Essa strikes deal to buy Realm, gaining cash to fund cancer R&D

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Essa expects Realm to have $20.5 million in cash when the deal closes. (Getty/Natee Meepian)

Essa Pharma is set to buy floundering Realm Therapeutics. The deal effectively sees Essa trade its shares for Realm’s cash, giving it the financial means to advance its pipeline of cancer drugs.

Realm was laid low by two midphase failures that sunk drugs against allergic conjunctivitis and atopic dermatitis and persuaded the company to halt investment in its development programs. Since then, Realm’s management has stripped down the business, offloading a royalty stream to Urgo Medical and dropping a London listing to generate cash and cut costs.

The failures and changes left Realm with little more than a Nasdaq listing and its cash reserves with which to attract a buyer. Essa, which already trades on Nasdaq, has swept in to get Realm’s money.

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Realm is expected to have $20.5 million in cash when the deal closes around the middle of 2019. The all-stock deal values Realm at about $21.5 million, a premium of 5% over the money Essa is set to receive through the takeover. 

The money will add to the $8.6 million Essa had as of the end of March, moving it a step closer to its goal of having the means to execute its R&D strategy.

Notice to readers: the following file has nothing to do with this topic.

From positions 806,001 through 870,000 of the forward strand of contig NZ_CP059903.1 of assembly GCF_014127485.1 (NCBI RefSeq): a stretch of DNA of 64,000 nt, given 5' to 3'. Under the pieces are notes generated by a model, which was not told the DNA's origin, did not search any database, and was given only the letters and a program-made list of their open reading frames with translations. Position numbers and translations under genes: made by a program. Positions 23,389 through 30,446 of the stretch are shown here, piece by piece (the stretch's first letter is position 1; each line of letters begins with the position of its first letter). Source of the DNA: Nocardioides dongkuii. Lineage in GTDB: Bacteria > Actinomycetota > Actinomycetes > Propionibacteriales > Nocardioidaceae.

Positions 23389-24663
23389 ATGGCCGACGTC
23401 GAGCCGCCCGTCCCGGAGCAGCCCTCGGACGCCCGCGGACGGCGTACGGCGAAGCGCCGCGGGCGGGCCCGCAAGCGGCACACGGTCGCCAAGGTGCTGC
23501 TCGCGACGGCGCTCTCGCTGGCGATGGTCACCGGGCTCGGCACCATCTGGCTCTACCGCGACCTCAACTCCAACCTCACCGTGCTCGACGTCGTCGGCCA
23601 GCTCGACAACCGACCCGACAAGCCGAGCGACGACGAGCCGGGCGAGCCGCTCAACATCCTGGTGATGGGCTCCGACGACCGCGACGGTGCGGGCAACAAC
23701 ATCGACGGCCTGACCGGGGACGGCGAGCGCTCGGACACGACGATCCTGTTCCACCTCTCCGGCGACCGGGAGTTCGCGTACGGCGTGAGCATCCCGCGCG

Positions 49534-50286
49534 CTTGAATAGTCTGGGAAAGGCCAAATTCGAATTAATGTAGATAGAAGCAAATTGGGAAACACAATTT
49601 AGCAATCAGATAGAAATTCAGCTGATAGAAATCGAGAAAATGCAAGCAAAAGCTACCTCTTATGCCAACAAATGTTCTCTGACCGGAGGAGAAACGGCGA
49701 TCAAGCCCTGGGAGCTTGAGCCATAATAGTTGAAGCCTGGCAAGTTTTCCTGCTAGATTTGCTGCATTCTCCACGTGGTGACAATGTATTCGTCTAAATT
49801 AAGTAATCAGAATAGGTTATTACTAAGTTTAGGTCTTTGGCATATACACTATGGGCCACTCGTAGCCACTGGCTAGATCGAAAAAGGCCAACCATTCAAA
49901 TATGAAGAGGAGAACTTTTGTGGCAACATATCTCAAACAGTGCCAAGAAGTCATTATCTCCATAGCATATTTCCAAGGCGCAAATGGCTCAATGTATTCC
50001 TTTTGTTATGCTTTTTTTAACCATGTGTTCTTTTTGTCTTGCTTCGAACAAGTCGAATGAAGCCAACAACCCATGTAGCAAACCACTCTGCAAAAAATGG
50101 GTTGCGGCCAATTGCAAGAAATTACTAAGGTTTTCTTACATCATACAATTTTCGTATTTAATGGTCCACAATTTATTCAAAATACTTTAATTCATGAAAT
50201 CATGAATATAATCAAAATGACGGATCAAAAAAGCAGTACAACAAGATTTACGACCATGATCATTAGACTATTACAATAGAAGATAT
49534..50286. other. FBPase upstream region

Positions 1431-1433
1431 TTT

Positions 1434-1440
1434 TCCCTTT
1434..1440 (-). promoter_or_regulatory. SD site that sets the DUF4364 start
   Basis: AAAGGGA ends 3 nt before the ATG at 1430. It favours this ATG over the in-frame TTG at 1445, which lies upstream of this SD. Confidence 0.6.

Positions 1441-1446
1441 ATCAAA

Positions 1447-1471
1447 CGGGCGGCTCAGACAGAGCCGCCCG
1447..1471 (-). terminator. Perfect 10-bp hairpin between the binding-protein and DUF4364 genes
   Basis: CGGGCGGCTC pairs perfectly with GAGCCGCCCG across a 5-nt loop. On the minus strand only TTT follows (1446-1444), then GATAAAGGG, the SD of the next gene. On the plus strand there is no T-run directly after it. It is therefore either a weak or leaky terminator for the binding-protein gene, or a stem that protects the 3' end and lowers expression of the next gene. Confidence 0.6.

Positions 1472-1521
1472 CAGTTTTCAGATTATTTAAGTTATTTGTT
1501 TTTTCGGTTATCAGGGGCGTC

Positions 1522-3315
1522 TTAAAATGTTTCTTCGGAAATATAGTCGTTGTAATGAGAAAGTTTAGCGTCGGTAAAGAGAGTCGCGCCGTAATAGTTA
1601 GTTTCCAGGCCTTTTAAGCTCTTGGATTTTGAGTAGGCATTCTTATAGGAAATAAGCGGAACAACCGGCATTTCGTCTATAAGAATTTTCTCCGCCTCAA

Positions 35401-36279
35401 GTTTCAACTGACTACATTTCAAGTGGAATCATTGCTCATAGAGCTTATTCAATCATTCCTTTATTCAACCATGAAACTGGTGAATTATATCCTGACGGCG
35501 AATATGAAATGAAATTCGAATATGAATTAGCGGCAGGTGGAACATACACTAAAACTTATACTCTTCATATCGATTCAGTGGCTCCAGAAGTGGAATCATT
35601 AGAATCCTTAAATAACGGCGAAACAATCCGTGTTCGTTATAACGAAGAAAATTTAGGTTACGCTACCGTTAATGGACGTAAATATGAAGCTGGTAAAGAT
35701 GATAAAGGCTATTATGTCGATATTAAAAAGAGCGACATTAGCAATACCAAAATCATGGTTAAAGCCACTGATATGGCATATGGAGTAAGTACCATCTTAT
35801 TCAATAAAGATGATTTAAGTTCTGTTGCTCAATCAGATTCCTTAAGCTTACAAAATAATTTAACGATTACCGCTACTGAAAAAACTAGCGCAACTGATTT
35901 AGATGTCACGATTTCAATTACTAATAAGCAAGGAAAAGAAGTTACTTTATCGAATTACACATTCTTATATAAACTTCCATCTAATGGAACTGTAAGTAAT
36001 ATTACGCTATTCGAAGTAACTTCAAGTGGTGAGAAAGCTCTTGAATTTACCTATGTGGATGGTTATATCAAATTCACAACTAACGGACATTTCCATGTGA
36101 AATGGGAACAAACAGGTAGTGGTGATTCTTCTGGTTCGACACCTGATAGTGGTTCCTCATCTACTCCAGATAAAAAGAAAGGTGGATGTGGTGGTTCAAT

“We believe that the current transaction, which is intended to be supplemented by an equity financing involving insiders and other investors, will deliver sufficient financial resources to Essa to achieve multiple value-inflection points and key near-term objectives in the coming two years,” Essa CEO David Parkinson said in a statement. 

The top item on Essa’s list of near-term objectives is to run a phase 1 trial of its lead drug, androgen receptor inhibitor EPI-7386. Essa selected EPI-7386 as its lead clinical candidate in metastatic castration-resistant prostate cancer in March and is aiming to enter human testing early in 2020.

Parkinson and his colleagues are also planning to test EPI-7386 in combination with anti-androgens in prostate cancer patients, as well as to work on preclinical programs in the treatment of breast cancer.

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